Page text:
I made this plan, and then considered which website I could best use to create this. There were three to choose from: smore, slides and Prezi. At first, I decided to try out slides. I wrote a few paragraphs in it. However, I wasn't especially pleased with how it looked. It was very hard to insert pictures, change the font and design and make it look attractive. It looked more like a PowerPoint slide a younger child would make than a professional flyer. I decided that this website certainly wouldn't be the one I'd use. Personally, I wouldn't read something set out and written in this format. I then considered Prezi and Smore. Out of the two, I thought Smore looked more professional. It had a range of designs, it let you write as much as you wanted and there were a large range of things (such as buttons, links, ect.) that you could add on here. Prezi was easier, but wouldn't let you do some of the more complex things I wanted to do. Flyer was also the best form to print a document in, which many children might need to do.
Changing My Plan
When making my flyer, I discovered I didn't always stick to the plan; I'm going to explain what I changed, and why.
I added, as well as an introduction, a bio that was only a sentence or two long. This almost took the place of a short introduction, saying briefly why I was here. A small, bright picture went with it to make it more interesting and would catch a younger person's eye. The fact that I already had a quick introduction enabled me to go into more detail in the "official" introduction. I could explain why what I was talking about was important, which I certainly needed to do, having already grabbed their attention with a short paragraph.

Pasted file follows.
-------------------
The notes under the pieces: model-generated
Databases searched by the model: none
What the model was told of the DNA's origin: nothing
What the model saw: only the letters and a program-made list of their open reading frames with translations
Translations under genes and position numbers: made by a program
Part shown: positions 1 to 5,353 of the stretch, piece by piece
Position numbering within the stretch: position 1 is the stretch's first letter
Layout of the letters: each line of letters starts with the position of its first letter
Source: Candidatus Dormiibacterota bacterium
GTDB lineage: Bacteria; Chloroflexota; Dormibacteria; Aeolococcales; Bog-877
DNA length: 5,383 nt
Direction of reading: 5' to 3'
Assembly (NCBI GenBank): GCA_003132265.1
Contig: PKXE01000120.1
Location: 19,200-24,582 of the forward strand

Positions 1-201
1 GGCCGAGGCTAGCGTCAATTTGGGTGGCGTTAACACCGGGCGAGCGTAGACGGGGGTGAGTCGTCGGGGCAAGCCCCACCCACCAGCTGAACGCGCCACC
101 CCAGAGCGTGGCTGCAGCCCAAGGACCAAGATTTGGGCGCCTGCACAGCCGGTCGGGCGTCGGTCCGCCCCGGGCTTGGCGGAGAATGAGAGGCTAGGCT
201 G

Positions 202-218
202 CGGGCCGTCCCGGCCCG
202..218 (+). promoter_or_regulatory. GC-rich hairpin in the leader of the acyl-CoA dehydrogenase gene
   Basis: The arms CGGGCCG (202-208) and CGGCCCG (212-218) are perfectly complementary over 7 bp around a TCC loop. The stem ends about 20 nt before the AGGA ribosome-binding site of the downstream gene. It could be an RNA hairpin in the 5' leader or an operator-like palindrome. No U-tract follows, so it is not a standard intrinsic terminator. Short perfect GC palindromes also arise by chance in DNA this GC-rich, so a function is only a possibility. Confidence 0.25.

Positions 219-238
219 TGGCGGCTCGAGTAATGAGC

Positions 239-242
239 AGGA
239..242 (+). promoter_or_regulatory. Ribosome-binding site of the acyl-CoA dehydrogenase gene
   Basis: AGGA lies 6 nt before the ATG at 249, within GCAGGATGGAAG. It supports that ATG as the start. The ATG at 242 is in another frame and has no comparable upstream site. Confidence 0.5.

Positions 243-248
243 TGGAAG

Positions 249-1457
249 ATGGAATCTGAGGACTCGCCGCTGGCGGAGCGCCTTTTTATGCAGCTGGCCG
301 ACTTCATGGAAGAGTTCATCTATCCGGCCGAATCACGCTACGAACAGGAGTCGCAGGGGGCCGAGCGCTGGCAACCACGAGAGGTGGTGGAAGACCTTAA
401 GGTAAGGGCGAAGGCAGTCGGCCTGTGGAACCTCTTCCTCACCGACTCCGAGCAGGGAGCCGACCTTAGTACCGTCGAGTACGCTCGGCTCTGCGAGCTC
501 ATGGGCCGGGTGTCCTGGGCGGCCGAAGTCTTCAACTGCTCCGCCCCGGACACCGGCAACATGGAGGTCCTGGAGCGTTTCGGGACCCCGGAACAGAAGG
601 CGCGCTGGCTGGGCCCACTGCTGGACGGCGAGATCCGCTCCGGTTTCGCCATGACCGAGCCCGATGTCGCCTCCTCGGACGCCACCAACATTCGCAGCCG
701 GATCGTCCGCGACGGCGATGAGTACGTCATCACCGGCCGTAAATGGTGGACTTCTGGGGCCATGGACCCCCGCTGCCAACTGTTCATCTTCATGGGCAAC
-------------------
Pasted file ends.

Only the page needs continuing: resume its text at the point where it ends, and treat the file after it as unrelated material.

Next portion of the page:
I ended up putting slightly more detail into the two lists than I had planned to. The fact that they were still in list format made them readable, but they were more informative with the extra detail coming after the main bullet points.
I decided to split up the next section slightly differently. I started with giving a few tips on how to stay safe online, and then told them what to avoid. In this way, the "what to avoid" section (mentioning a few online crimes) would lead them up to the story, and then I would give them a real example to shock them into really absorbing what they had just read. This was a more effective way of doing it than what I had originally planned.
I followed my plan with the privacy settings and the screenshot.
Next, I tried to vary the format. It would allow you a maximum of three pictures in a row, so I inserted the first three, with the writing underneath as planned. The next one had slightly less information, anyway, and was written slightly differently, so it worked out best in this way. Also, four columns would have been very closely squashed together, which may have made it hard to read, especially for younger children.
I followed my plan with the information about internet addiction.
I then added in another, unplanned section about a survey I had completed. A short section near the end of this flyer details why I thought that adding this would be effective and a good idea. It was also the reason I didn't end it with a conclusion. I thought that a "say", in a way, from several teenagers-- with what I had gathered from that-- would be a thoughtful way to end a presentation, and would make it more real. I didn't think a conclusion could improve on this.